Much of the presented analysis is predicated on the idea that mean analysis corrections are a valid approximation of model bias. Our comparison of estimated model biases from analysis corrections with measured bias computed using radiosondes suggests that average analysis corrections correctly capture the sign of the bias for 6-h forecasts, but that they are generally an underestimate of the true bias. This is in agreement with the theoretical result first shown by Dee and Da Silva (1998) and suggests that the relationship between model bias and mean analysis corrections is fairly insensitive to model and data assimilation scheme. It should be noted that while the average analysis corrections match well with the observed bias, the similarity is representative of short-term (6 h) model bias and may not match the model biases at extended lead times. This point is demonstrated in Fig. 3, which shows that model bias can change in amplitude or even sign as a function of forecast lead time. In which case, the bias correction component of the ACAI perturbations may not be valid for some combinations of region, variable and forecast lead time.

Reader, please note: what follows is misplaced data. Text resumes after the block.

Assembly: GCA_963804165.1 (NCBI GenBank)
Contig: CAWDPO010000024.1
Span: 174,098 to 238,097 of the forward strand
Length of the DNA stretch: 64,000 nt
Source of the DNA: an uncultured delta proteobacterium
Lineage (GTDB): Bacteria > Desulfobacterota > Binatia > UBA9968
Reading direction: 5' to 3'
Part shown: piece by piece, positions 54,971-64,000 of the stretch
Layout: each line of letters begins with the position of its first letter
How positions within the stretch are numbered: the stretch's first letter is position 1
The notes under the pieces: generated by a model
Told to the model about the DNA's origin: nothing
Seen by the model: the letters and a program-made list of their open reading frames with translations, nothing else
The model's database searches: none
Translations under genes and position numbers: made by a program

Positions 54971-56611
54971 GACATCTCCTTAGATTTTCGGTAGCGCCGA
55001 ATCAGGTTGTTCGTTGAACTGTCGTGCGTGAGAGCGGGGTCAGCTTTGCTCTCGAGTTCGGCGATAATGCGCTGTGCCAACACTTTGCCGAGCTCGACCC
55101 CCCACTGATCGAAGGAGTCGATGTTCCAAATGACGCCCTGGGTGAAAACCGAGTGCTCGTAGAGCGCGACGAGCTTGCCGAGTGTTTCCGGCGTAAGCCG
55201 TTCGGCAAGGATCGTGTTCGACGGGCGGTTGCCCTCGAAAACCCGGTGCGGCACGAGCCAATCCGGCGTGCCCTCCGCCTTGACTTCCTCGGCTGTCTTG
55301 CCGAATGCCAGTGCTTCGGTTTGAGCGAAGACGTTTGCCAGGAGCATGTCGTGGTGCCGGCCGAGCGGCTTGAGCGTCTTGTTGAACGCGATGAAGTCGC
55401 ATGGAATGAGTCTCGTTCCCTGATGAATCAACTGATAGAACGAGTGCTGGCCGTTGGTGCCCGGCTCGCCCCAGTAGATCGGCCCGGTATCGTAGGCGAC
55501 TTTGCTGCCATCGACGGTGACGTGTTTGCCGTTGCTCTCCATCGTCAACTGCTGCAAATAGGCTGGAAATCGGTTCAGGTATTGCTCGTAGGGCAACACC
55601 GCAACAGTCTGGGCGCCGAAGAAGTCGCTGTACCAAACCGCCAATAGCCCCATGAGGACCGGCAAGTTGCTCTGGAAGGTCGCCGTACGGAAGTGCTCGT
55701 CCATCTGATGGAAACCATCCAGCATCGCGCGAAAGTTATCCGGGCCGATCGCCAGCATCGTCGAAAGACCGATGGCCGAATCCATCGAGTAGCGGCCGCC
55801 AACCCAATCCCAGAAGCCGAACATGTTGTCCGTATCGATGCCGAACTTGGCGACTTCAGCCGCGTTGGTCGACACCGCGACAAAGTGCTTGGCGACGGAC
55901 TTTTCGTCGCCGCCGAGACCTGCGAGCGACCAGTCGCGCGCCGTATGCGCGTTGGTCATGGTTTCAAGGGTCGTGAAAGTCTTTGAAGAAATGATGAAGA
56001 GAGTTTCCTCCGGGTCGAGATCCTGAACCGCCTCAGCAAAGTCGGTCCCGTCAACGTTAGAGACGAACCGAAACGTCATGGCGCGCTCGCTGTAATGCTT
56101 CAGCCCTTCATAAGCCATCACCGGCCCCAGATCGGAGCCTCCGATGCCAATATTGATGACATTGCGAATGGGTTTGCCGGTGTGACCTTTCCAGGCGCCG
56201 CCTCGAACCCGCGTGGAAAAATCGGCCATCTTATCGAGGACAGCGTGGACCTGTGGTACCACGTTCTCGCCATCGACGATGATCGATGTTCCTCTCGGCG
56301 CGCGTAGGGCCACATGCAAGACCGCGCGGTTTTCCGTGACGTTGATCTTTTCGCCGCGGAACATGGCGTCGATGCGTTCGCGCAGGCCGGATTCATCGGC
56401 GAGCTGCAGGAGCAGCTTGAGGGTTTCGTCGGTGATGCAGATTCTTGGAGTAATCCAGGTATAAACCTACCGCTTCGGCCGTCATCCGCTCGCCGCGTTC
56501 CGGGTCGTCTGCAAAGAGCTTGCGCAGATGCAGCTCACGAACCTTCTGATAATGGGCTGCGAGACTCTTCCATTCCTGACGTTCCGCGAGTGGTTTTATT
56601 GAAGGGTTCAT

Despite the apparent underestimate of the systematic error by average analysis corrections, we find that ACAI improved short-term (0–5 days) bias scores in all three experiments. In the ensemble-based experiments, we find that rectification of the mean error by the random portion of the ACAI perturbations is as important as the mean correction for temperature and geopotential scores, but is not as important for wind scores. The random portion of the ACAI perturbations is shown to be as large as or larger than the mean component, helping to explain the impact of the random portion on the mean state. The addition of ACAI also leads to a reduction of the RMSE over the entire length of the ensemble (10 days) and deterministic (5 days) forecasts for most variables and regions. The ACAI perturbations had relatively little impact on the ensemble spread in the ET system; however, the result may be somewhat anticipated given that the ET-based EPS initializes from dynamically conditioned initial conditions that have an amplitude and growth characteristics that can easily overwhelm any additional growth added by the ACAI perturbations. On the other hand, the ACAI perturbations are shown to have a significant positive impact on the spread–skill of the EDA system, which has no prior method to account for model uncertainty, as well as, being run with unconditioned ensemble members, further explaining the disparate impacts of ACAI on the ET and EDA systems.